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by Anna Ivey | March 31, 2009


Anna Ivey is a private admissions counselor who works with people applying to the top business schools and law schools. If you have a question for Anna Ivey, send her an e-mail.

Question: I am 40 years old and have an undergraduate degree, but during the time I was in school I was not really focused. The past 10 years I have been in corporate software sales with a great career. I am now considering law school, but wonder if it would be worth my time to apply with an undergraduate GPA of 2.3. I know that I can earn a good score on the LSAT with preparation, and a law degree is a goal and career for which I have a strong passion. I would appreciate any info that you can provide. Thank you.

Anna's Answer: There are very few deal-breakers in law school admissions. That's not to say that applying with a 2.3 GPA is going to make your life easy -- it presents a real marketing challenge -- but if it's true that your undergraduate performance doesn't accurately reflect your potential in law school, you can and should make that argument in your applications, preferably in an addendum.

Assuming you do perform very well on the LSAT, admissions officers will worry that you're one of those people with the potential to be a great law student (which your LSAT score is meant to measure) but whose academic track record suggests that you're the kind of guy who doesn't do anything with his academic potential. In other words, they'll worry that you're a smart slacker. Your admissions competition is too tough to allow that reasonable but incorrect impression to go unchallenged.

The fact that almost two decades have passed since your "unfocused years" in college works to your advantage. If you had just recently graduated with a lousy GPA and were chalking it up to lack of focus, it would be hard for you to argue compellingly that you've all of a sudden woken up one morning with focus and seriousness and ambition, positively brimming with academic promise. You, on the other hand, have had almost twenty years to get your act together, and a lot can change in twenty years. Admissions officers understand that some people aren't at their peak performance when they're in college for one reason or another, and they're willing to hear you out if you want to persuade them that you're a different person now.

There are a couple of ways you can support your argument. You should focus on those aspects of your career accomplishments that rely on the skill set that admissions officers care about most: analysis, writing and research. You're in a sales job, which tends to be less analytical than, say, finance, so you may need to drum up some opportunities between now and the time you apply to flex those muscles. You should also emphasize the non-academic traits that prove you're no longer that guy who settled for mediocrity in college. Good examples would show, for example, that you aim high and exceed expectations, identify and seize leadership opportunities, and carry your weight as a team player. You should also ask your boss to write you a recommendation that supports your argument.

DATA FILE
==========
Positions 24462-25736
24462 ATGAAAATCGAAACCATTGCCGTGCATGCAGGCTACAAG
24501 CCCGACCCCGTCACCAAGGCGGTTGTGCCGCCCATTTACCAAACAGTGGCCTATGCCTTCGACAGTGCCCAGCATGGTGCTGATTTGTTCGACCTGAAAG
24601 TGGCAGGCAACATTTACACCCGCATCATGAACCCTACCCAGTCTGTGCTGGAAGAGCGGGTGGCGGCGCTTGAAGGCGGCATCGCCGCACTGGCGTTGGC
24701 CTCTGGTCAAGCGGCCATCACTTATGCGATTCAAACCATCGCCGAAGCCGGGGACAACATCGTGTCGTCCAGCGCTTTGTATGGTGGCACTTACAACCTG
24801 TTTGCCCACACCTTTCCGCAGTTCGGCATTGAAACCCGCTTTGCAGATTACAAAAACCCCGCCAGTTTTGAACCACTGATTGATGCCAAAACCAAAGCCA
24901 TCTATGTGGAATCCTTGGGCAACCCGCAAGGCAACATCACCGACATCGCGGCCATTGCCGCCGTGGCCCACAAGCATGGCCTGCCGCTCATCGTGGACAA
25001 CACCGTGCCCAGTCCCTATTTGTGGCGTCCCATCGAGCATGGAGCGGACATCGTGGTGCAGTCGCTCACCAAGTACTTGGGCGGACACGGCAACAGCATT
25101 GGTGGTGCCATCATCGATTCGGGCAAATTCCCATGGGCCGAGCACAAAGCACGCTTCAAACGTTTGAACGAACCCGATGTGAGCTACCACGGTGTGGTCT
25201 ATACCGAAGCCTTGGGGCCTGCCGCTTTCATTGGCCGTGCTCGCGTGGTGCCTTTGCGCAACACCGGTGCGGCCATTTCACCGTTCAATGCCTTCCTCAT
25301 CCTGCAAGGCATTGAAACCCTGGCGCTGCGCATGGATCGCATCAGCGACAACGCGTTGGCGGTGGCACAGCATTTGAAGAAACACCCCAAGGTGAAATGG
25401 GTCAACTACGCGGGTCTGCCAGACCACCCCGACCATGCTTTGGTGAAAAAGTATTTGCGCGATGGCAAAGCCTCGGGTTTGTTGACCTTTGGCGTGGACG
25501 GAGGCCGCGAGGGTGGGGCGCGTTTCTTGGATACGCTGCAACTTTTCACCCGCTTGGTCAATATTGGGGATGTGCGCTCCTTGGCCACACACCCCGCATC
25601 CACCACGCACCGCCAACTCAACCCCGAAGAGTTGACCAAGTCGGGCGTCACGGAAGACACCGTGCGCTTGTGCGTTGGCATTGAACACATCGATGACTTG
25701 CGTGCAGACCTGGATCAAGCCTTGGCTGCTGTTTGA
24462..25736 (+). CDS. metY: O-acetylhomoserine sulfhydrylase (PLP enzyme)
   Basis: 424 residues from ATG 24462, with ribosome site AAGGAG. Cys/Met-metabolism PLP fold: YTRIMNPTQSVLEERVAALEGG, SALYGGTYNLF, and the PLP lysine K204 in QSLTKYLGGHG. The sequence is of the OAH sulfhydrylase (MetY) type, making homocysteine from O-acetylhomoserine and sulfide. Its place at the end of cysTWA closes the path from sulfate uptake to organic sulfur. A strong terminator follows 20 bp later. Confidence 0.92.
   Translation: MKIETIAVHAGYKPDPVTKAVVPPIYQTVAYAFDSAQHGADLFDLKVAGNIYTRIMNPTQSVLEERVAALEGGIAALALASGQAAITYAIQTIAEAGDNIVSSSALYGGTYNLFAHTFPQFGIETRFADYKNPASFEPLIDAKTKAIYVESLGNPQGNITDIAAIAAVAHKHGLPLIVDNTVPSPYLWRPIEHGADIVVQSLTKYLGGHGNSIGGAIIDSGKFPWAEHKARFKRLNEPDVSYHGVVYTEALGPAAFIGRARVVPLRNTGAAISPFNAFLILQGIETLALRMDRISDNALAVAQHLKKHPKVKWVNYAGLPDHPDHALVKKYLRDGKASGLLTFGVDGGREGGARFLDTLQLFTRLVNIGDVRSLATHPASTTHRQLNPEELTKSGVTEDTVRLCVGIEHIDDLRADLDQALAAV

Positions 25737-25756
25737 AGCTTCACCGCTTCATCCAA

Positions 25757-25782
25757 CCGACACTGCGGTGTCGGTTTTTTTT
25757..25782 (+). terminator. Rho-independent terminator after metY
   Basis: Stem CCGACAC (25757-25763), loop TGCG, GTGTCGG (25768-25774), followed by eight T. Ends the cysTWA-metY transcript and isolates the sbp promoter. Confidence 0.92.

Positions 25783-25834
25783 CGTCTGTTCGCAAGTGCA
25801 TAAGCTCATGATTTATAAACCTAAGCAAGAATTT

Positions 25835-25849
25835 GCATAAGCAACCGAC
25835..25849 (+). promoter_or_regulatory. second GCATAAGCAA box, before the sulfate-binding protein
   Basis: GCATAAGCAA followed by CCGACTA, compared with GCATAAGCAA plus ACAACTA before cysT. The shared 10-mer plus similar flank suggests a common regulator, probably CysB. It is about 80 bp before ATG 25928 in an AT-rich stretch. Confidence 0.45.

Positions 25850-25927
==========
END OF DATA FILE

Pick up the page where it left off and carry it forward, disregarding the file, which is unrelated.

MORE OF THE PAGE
Another way to prove your current academic potential is to take some classes at a nearby college. Ideally you would take classes that are heavy on analysis, writing and research (typically courses in the humanities). But if that's not possible because of scheduling reasons, for example, any course that challenges you will serve to demonstrate that you're a different student than you were back in the day. If you can knock it out of the park in a multivariable calculus class, that's still valuable information about your academic potential that admissions officers wouldn't otherwise have. Smart slackers just don't have the inclination or make the time to take classes while they're working full time, so that's a great way to distance yourself from your academic past. Basically, in taking courses, you are offering admissions officers additional data points beyond your undergraduate performance that they can rely on when they're trying to gauge how you'll do in law school.

A word of caution: if you do decide to take classes, you can't afford to do less than superbly in them. You will have to submit whatever grades you earn to LSAC, so if you can't commit to excelling, don't bother. The last thing you want to do is confirm suspicions that you can't hack it in school. It's hard to take classes while working full time and taking care of family responsibilities, but I've worked with plenty of applicants who've pulled it off. One or two classes a semester should be doable for most people. Not easy, but doable. Good luck!

If you have your own question for Anna Ivey, send her an e-mail.

Anna Ivey is a private admissions counselor who works with people applying to the top business schools and law schools, as well as the author of The Ivey Guide to Law School Admissions: Straight Advice on Essays, Resumes, Interviews and More. Formerly the Dean of Admissions at the University of Chicago Law School, she has also practiced corporate and entertainment law in Los Angeles. She received her B.A. from Columbia and her J.D. from the University of Chicago Law School, where she served as an editor of The University of Chicago Law Review. To learn more about her admissions counseling, visit


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